Monday, February 18, 2019

"A Shot In The Arm"

Sometimes, an unfortunate thing can remind me of a silly thing. 

I saw a segment about parents unwilling to vaccinate their children.  That’s the unfortunate thing.  The silly thing it reminded me of was that I may have been one of the first “Vaccination Refusers”­­­ of my era.  Not because I was against them.

Because they hurt.

Nobody enjoys “getting their shots.”  But my body seems overly sensitive to those unwelcome violations.  Or was it my mind?  What does it matter?  Imagined horrible pain is still horrible pain.  It’s self-induced, but it’s horrible.

Every summer, after my annual tetanus shot before going to camp, my upper left arm would be red and swollen for days.  I recall standing in line to see Davy Crockett at the Eglinton Theater, a waiting pal’d drop by for a chat, accidentally jostle my shoulder, and I’d call out in pain,

“Ow!  My ‘Needle’!

You can therefore imagine my chagrin, in school, age about nine, hearing that the next day, there would be polio shots.

The first of a series of three.

Though I instantly knew, “I miss the first one, I’m in the clear.”  You needed all three for the treatment to work.  I figured they’d go, “You missed the first one?  Forget about it.”

Hey, I was nine! 

And even today, extreme stress befuddles my brain.  (And even not so extreme.)

Somehow, I got away with it.  I “played sick” – “A-huk, a-huk” – and I stayed home from school.

The next day, I show up.

“How did it go?”

“You’re lucky you missed it.”

I’d look sad, and go,

“Yeah.  But the polio.

Cackling maniacally inside at beating the grownups.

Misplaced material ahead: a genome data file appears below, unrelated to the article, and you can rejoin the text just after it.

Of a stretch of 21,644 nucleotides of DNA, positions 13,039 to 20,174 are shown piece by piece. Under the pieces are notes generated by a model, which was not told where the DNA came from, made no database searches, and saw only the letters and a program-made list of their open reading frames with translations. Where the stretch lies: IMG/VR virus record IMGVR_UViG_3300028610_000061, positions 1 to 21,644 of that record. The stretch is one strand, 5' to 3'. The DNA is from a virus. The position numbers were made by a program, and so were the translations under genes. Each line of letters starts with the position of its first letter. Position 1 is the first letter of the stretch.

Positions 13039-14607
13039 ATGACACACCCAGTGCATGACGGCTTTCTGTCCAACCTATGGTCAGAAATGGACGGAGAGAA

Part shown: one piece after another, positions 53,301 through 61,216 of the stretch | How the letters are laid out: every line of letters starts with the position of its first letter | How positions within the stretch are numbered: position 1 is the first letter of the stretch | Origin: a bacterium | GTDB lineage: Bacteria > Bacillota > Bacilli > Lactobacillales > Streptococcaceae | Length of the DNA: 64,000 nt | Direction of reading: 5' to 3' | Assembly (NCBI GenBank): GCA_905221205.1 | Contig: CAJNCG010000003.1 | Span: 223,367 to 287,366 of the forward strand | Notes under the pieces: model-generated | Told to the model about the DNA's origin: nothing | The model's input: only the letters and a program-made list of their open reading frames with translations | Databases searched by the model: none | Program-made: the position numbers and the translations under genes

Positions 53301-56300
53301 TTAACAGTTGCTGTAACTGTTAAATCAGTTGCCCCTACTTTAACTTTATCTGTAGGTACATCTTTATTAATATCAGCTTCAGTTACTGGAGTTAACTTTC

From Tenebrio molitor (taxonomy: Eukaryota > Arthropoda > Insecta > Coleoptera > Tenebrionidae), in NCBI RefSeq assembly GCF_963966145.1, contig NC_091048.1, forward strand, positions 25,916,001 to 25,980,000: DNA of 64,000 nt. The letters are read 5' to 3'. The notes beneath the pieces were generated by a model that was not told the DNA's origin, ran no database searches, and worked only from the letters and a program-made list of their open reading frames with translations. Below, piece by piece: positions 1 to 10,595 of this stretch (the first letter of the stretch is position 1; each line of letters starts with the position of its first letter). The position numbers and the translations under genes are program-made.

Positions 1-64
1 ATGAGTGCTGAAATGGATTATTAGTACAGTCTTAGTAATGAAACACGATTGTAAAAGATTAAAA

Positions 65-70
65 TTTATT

Because I’m an idiot.

Later that day, I get called to the principal’s office.  Mrs. Snider.  A woman so chillingly punitive that, in my mid-twenties, during a chance encounter, I slipped a lit cigar into my pocket.

Mrs. Snider informs me, with the caring compassion of a meat slicer, that since I had missed yesterday’s polio shot, I would be taxied to a nearby school, to which the “Polio Caravan” had rolled on, and I would receive my “make-up” polio shot today.

So much for “Maniacal Genius.”

I am transported to a pre-school.  Everything is small.  The hallway water fountain comes up to my belt buckle.

And I’m nine!

The school principal – disorientingly friendly – greets me with a hug.  (I feel continuing surprise just writing that sentence.)  She then lays out the itinerary

“We have very young children at this school, and they are a little worried about getting their polio shots.  Now, if you go first, and you show them “It’s a snap!”…

And there you have it.  The school principal has tapped me – the miscast “Big Boy” in this scenario – as an example of courage and forbearance.


Who’d ditched school to avoid the shot.

Somebody hear the word, “Uh-oh”?

I am escorted to the Assembly Hall, the first guillotine victim of the French Revolution, tapped to show the aristocrats, “It is only a lopping.”

The children march in, class by class, sitting in disciplined cohorts in front of the stage.  The school principal approaches the microphone.  Lab-coated assassins huddle behind her, ready to puncture.  Oh yeah.  I’m onstage too, sitting in a chair, looking like it’s the Electric Chair.”